The performance of the Sensing Tier, for both prototypes, was evaluated in terms of resource consumption and considering heterogeneous devices. In contrast to the simulation tests, the prototype evaluation considered devices with diverse capabilities. In order to do that, we deployed the prototype in different Android devices. We used smartphones and tablets with different OS versions and various kinds of CPU, battery and sensor chips. The features of the different types of devices used are detailed in Table 6. This device heterogeneity allows us to gain some insights about the changes in the performance of the framework across devices.
The evaluation considered number of tests where some of devices sensed the environment and shared the obtained data, and others only received the sensed information. The duration of all the tests was 20 min, and in every test the battery of all the devices had the same charge level (100%). The tests performed consider an outdoor space, where the devices are moving arbitrarily at walking speed.
In the evaluation of the Prototype I, the devices remained within the coverage zone of a fixed AP. By contrast, in the evaluation of the Prototype II, the devices are never outside the coverage zone of the device that acts as AP or their mutual coverage zone. As a result, both types of tests do not consider dynamic network topologies or diverse mobility patterns.

5.4.1. Benefits of Collaborative Sensing

Next, we present various tests done using the Prototype I to assess the usefulness of sharing data among MASU units, instead of working autonomously. Although this assessment only considers the advantages of collaborative sensing in terms of the battery consumption, other aspects must also to be taken into account, such as better information quality and social welfare (the benefit of the entire community of users).
First, we evaluated the battery consumption produced by a sensing activity in different devices. Figure 14 shows the results obtained when the devices are not performing any sensing or sharing activities, and also when they are sensing GPS data. This graph indicates that there is a significant cost in battery lifetime, due to the sensing operations. Moreover, this cost differs across devices, having the device A the highest cost. This difference in battery consumption can be caused by differences in the versions of the operating system or the GPS sensing chips.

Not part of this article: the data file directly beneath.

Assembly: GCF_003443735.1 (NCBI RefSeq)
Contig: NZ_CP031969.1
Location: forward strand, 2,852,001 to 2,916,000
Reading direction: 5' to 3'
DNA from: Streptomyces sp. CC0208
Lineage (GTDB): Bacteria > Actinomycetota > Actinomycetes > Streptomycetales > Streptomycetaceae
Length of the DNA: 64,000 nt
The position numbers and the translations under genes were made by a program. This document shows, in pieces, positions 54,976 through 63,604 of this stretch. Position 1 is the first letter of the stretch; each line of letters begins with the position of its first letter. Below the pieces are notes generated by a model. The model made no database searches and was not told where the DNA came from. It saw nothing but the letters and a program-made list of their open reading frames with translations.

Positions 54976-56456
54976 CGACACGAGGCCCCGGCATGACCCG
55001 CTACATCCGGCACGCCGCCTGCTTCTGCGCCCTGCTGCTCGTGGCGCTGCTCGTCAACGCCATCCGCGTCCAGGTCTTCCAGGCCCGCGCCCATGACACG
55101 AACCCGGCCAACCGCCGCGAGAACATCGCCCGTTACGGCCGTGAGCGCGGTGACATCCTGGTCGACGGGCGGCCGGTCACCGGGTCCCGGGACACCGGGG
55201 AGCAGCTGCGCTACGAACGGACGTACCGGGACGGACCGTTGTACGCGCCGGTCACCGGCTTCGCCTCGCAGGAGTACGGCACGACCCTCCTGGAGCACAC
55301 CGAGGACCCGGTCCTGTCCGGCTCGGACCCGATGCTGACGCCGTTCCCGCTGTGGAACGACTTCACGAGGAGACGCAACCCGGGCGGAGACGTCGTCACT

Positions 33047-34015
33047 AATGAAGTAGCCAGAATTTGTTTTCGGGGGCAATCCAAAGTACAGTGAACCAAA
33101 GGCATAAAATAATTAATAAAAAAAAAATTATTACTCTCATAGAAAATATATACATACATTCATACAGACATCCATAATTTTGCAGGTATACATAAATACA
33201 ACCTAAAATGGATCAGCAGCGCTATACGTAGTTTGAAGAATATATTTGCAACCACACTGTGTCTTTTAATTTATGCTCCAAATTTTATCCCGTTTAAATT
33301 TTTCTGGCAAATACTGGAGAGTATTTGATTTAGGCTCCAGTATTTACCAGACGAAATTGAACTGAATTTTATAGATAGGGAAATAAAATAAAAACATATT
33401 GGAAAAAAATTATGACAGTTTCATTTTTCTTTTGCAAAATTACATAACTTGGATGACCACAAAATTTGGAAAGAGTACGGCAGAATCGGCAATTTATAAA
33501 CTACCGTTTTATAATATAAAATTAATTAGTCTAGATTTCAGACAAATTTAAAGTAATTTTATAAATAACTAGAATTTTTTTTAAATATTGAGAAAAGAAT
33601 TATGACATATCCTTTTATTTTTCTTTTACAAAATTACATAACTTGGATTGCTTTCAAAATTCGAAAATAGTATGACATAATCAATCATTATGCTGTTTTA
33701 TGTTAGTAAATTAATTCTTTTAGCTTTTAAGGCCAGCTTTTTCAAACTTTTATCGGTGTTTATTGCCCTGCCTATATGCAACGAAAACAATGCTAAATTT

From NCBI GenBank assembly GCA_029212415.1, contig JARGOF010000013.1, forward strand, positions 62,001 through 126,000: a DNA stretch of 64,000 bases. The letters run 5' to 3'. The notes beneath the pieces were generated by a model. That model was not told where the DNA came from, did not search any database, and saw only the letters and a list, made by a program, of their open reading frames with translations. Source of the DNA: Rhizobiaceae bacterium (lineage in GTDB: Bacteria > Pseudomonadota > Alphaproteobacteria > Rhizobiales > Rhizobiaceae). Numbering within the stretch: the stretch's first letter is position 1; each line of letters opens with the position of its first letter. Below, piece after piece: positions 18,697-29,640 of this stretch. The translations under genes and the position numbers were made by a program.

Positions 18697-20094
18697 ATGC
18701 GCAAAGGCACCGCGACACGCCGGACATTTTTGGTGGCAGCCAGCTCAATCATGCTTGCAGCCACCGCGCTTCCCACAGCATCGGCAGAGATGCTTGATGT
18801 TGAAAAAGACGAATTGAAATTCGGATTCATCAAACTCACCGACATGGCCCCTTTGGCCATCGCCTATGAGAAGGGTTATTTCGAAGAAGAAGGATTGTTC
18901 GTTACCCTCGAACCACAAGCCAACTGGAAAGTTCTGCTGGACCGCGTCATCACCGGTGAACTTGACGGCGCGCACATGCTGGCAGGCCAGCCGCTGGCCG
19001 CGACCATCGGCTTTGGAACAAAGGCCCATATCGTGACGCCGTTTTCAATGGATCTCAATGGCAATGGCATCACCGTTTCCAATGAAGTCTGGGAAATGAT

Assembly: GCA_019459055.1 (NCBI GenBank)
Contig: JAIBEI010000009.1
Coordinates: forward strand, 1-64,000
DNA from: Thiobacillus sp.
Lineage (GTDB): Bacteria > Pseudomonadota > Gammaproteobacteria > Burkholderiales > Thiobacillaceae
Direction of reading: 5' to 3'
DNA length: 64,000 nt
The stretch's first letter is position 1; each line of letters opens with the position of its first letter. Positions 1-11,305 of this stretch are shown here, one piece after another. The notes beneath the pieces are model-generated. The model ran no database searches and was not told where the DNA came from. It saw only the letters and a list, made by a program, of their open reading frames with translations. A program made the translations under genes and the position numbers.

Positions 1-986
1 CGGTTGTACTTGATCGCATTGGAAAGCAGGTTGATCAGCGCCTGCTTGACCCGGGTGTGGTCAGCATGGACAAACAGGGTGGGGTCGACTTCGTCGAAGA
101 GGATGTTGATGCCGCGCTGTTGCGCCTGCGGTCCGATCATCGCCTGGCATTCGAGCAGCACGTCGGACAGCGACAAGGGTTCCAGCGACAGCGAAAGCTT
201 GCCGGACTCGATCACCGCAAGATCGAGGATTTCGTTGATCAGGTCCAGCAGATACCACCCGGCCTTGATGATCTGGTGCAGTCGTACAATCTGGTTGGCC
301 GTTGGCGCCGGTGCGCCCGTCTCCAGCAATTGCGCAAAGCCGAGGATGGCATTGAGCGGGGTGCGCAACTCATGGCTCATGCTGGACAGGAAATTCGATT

Then, we evaluated the costs involved in a collaborative sensing activity considering heterogeneous devices. Therefore, we compared the total battery consumption when sensing data and transmitting it using the two local data retrieval mechanisms: AllJoyn and CoAP. We conducted two different sets of experiments, where four different devices share GPS data, using AllJoyn and CoAP, respectively. Figure 15 depicts the results when the device A1 is sensing and transmitting GPS data (Producer role) and devices A2, B and C are receiving it (Consumers). As expected, the energy consumption is higher in the transmitting device than in the receiving ones for both, AllJoyn and CoAP protocols. In addition, the energy consumption is higher when using AllJoyn than when using CoAP for both, transmitting and receiving devices. Nevertheless, for some receiving devices, the energy drain is very similar for both protocols. Notice that the battery consumption differs according to the device type, even when they have same role (Consumers) and protocol active. This shows the effect of the devices heterogeneity on the collaborative sensing activity.
These results can be anticipated since the CoAP protocol is very simple and it is therefore, expected to consume less energy than a more complex protocol (like AllJoyn) that includes network and service discovery functionalities. We then conducted a number of tests in order to verify the benefits of collaborative sensing. Unlike the previous tests, here we aim not only to evaluate the overall costs of collaborative sensing, but also to isolate the costs related to the data retrieval mechanisms used by the MASU framework. Thus, we intend to differentiate between the sensing costs (which are required even when the units work in a stand-alone fashion) and the costs caused by the collaborative activity itself. For these tests, we considered the worst case scenario, that is, when sharing data using the most energy-intensive protocol. Consequently, the application executing the MASU framework had only the AllJoyn protocol activated.
Figure 16 shows a comparison of the maximum, minimum and average energy consumption when: (i) they only have the prototype application (CoSP) running and (ii) the devices are only sensing GPS; (iii) they have the application running and the AllJoyn service active, but they are not sharing any data. Thus, we intend to evaluate the cost of maintaining an AllJoyn session (16 mWh in average), in comparison with the cost of sensing. These results also show that the cost of sensing GPS is considerably higher than the cost of using AllJoyn.